In the wake of hackers’ hijacking the Colonial Pipeline in May, industry experts are looking at how to improve cybersecurity measures in the vulnerable oil and gas industry. 

Three oil and gas cybersecurity experts recently sat down with the Wall Street Journal to discuss what additional measures will be necessary to ensure the security of the energy sector in America. 

Cybersecurity within the Energy Sector Falls Short

After the Colonial Pipeline hackers demanded a $4.4 million ransom in cryptocurrency, $2.3 million of which was recovered later by the Justice Department, the Transportation Security Administration (TSA) released an updated security directive addressing cybersecurity in the pipeline sector. 

This directive requires pipeline operators and owners to report any potential cybersecurity attacks to the DHS Cybersecurity and Infrastructure Security Agency (CISA); to appoint a Cybersecurity Coordinator that is available 24/7; and to review current cybersecurity practices due within 30 days. 

However, many experts believe this won’t be enough to protect one of the most vulnerable parts of the nation’s infrastructure. 

Jim Guinn, global managing director for cybersecurity in energy, chemicals, utilities, and mining at Accenture Security, explained the current increased risks: “when you compare the full year 2020 to the first five months of 2021, there was a 42% increase in publicly known ransomware attacks against energy companies.” 

The energy industry has gone from the 10th-most targeted sector in 2020 to the 4th currently, he added, with attacks increasing because, by and large, companies are paying the ransoms. That only incentivizes hackers to keep hacking.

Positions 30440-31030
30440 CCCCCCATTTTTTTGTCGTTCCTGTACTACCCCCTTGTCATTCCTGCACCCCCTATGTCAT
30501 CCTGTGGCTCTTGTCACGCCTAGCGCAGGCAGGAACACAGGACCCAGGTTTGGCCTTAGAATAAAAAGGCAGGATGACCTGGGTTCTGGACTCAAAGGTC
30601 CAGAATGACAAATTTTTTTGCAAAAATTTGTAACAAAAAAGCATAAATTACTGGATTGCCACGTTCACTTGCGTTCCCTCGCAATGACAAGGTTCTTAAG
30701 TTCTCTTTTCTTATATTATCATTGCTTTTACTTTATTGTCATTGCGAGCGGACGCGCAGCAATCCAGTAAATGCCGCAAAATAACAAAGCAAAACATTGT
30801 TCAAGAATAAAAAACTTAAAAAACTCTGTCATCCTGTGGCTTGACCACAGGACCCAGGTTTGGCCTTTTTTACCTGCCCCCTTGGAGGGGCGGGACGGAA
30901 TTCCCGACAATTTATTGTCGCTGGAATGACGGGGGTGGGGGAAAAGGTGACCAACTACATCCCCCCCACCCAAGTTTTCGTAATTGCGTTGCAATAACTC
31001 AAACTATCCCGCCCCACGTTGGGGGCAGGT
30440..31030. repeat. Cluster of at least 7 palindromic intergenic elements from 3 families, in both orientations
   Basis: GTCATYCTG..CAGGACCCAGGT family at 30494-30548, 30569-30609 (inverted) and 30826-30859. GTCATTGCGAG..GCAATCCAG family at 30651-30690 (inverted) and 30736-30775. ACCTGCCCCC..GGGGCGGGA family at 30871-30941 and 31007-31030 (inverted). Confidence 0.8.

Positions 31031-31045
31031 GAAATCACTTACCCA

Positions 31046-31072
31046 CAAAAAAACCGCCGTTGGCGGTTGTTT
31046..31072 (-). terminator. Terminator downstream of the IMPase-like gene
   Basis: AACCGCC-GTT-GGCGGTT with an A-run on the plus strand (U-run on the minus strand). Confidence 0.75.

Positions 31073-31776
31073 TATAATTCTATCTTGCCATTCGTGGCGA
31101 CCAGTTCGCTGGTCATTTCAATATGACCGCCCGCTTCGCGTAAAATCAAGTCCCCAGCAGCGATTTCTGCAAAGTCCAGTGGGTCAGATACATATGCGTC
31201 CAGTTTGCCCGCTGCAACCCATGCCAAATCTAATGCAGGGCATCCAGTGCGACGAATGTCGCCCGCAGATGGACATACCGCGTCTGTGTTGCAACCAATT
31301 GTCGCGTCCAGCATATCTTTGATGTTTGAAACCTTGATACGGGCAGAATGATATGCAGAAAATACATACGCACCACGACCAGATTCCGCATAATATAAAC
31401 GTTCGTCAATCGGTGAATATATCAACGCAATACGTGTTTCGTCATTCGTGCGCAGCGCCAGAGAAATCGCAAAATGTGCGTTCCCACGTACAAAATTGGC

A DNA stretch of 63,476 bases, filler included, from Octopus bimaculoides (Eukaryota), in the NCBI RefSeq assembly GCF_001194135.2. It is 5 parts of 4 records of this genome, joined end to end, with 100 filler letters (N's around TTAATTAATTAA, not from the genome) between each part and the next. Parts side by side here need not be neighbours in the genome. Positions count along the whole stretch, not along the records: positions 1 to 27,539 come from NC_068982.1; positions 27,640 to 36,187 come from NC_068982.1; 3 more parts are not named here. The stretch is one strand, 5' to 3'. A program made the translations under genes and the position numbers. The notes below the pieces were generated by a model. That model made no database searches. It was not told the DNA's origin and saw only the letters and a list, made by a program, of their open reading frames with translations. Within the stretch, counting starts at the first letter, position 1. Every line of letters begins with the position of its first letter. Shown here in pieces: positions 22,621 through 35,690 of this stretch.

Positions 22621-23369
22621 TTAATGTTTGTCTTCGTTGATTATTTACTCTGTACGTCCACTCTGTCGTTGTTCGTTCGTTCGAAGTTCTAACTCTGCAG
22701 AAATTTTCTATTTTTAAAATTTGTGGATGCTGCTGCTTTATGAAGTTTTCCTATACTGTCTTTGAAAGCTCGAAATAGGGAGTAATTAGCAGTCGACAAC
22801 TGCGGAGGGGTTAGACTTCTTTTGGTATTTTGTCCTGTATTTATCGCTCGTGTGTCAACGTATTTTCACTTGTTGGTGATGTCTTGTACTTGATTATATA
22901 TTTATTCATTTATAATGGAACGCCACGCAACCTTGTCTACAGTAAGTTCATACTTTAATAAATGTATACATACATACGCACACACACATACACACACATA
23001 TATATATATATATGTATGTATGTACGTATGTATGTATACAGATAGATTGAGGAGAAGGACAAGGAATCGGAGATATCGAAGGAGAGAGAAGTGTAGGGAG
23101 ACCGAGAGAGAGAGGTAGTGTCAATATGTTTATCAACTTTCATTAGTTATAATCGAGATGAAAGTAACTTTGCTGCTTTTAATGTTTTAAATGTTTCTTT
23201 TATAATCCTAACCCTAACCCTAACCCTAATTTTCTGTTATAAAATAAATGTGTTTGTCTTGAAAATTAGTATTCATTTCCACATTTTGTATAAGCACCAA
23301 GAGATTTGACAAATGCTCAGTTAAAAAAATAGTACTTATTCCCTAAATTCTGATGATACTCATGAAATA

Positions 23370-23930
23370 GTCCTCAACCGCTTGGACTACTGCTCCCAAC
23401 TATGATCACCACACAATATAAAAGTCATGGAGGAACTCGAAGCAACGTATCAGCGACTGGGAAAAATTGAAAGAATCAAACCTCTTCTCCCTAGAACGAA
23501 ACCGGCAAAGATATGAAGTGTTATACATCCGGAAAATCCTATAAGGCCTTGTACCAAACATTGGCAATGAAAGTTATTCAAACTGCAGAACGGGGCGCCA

Suzanne Lemieaux, manager of operations security and emergency-response policy for the American Petroleum Institute, believes that government-industry information-sharing needs to be better.

“There’s a lot of intelligence coming through right now that just doesn’t make its way to private-sector operators, who need it to make better defenses for their systems,” she said. 

She believes that the information reported by the private sector to the TSA under the new directive must be made anonymous, then collated and shared back to the entire industry. 

Chris Bronk, associate professor of computer information systems and information system security at the University of Houston, agrees, emphasizing that this information on hacking attacks and attempts must also be made accessible. 

“Declassifying intelligence and rapidly kicking it out to entities that don’t have the capacity to process classified information is just impossible,” he explained. 

He goes on to argue that it isn’t feasible to rely on the agencies to process and release information in a timely manner, and that the oil and gas industry will need to create its own standards. “If an industry wants to protect itself, it’s going to have to adopt an industrial-related set of activities,” he said.

Current complications that make regulations difficult are antitrust issues and the complex supply chain that includes a wide variety of companies of varying structures. There is no one-size-fits-all fix for regulators, which makes a standard of protections within cybersecurity extremely difficult and has left this particular sector extremely vulnerable. 

Cybersecurity Investing with the UCYB ETF

The more hacking attempts made, the more potential there is for cybersecurity firms to grow and profit. 

The ProShares Ultra Nasdaq Cybersecurity ETF (UCYB) is a leveraged ETF that tracks twice the daily returns of the Nasdaq CTA Cybersecurity Index, the same index as tracked by the First Trust Nasdaq Cybersecurity ETF (CIBR). The ETF in fact holds CIBR, then uses swaps contracts on that ETF to obtain leveraged exposure.

UCYB’s underlying benchmark tracks companies that build, implement, and manage security protocols for public and private networks that have a minimum market cap of $250 million. Within the index, no singular security can carry more than 6% weight; lower volume securities have even tighter weighting restrictions.

As a leveraged fund, UCYB carries different, greater risks than non-leveraged benchmarked funds, and should be actively monitored.

UCYB carries an expense ratio of 0.98%, with a contractual waiver that ends on 9/30/22.

UCYB 1 Year Performance

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